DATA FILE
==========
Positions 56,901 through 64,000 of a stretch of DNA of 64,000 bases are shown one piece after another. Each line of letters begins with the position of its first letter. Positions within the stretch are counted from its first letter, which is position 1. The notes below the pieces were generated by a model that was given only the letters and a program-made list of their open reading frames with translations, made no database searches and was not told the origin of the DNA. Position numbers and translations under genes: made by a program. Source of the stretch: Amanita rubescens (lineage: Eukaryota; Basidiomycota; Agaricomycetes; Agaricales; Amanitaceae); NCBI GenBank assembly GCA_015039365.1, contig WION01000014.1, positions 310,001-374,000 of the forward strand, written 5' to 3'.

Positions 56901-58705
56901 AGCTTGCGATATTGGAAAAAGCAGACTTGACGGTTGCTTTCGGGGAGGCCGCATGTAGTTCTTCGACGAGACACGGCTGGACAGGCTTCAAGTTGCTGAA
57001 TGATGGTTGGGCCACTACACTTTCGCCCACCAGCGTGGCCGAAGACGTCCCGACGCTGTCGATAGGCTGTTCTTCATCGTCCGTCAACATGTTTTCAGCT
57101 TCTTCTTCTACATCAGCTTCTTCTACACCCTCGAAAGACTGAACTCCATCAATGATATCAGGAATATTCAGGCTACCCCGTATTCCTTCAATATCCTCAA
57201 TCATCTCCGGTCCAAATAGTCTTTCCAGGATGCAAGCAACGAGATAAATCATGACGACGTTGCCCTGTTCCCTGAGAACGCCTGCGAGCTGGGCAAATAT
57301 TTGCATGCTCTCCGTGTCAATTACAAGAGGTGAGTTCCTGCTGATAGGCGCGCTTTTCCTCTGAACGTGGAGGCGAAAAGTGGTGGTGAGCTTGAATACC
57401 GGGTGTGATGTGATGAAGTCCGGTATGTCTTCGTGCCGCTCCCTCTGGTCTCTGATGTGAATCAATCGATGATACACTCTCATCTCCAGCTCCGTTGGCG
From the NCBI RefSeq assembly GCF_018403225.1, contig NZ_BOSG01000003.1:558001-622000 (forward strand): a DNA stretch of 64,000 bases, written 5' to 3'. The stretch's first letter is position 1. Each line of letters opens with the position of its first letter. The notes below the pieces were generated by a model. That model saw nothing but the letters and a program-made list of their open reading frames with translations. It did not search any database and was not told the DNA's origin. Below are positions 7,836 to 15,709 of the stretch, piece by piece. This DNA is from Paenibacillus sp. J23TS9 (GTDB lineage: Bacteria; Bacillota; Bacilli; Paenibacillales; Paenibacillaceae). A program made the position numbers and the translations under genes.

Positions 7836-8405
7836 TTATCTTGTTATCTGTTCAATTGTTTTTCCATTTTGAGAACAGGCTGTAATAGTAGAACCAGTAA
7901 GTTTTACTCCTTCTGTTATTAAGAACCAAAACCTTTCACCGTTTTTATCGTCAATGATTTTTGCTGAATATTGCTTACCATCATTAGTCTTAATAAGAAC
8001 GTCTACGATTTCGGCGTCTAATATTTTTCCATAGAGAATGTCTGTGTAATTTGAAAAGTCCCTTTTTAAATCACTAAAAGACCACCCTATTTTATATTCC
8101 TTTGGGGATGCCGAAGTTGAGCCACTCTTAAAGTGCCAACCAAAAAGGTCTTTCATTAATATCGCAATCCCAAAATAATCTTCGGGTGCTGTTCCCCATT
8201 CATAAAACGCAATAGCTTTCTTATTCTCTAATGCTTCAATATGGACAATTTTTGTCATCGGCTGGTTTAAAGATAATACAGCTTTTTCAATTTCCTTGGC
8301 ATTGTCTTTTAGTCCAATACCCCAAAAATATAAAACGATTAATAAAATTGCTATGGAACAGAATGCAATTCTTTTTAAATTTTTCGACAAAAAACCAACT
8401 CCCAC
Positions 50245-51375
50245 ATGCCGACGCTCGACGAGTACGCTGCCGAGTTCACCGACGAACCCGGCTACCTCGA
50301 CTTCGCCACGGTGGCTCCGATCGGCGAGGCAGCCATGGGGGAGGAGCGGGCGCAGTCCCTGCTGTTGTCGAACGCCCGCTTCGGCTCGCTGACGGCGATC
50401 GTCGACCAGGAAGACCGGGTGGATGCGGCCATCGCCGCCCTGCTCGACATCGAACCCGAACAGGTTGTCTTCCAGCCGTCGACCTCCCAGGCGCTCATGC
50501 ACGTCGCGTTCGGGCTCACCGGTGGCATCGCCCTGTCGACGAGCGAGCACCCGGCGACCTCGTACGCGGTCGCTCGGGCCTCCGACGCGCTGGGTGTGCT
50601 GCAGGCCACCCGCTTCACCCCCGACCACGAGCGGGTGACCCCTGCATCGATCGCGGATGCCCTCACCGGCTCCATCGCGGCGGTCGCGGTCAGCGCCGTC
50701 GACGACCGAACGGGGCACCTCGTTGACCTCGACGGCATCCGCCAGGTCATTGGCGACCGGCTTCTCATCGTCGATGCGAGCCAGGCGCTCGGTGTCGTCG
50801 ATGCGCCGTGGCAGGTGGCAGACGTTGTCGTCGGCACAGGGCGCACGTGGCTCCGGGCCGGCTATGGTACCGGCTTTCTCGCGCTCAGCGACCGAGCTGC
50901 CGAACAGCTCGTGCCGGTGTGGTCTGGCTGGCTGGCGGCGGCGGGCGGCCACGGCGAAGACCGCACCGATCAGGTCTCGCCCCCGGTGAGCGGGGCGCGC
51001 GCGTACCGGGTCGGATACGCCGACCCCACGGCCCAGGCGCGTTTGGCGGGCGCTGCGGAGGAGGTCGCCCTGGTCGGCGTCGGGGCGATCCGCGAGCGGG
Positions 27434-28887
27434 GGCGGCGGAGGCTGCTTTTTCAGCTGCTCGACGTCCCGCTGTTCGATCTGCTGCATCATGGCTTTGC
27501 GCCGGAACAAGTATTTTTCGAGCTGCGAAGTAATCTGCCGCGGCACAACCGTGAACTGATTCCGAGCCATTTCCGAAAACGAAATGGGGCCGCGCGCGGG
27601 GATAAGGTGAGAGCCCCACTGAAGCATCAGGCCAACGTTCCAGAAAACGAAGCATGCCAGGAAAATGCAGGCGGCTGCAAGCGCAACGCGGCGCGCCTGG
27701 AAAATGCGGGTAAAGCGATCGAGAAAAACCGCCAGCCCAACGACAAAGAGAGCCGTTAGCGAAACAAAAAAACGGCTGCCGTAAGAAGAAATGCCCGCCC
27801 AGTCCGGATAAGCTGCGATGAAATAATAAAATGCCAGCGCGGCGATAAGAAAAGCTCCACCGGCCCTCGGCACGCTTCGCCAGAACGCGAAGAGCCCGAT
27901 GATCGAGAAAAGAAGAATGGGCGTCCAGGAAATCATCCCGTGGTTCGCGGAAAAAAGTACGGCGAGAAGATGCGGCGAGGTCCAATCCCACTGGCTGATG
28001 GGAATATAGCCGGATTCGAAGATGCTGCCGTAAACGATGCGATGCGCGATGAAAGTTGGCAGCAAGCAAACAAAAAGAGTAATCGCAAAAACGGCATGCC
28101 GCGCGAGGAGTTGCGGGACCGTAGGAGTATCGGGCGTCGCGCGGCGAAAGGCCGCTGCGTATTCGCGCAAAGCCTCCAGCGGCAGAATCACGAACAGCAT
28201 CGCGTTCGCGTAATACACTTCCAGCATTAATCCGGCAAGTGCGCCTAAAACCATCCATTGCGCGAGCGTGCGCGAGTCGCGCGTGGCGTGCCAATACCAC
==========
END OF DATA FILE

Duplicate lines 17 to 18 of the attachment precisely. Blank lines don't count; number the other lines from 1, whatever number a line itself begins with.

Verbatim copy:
8401 CCCAC
Positions 50245-51375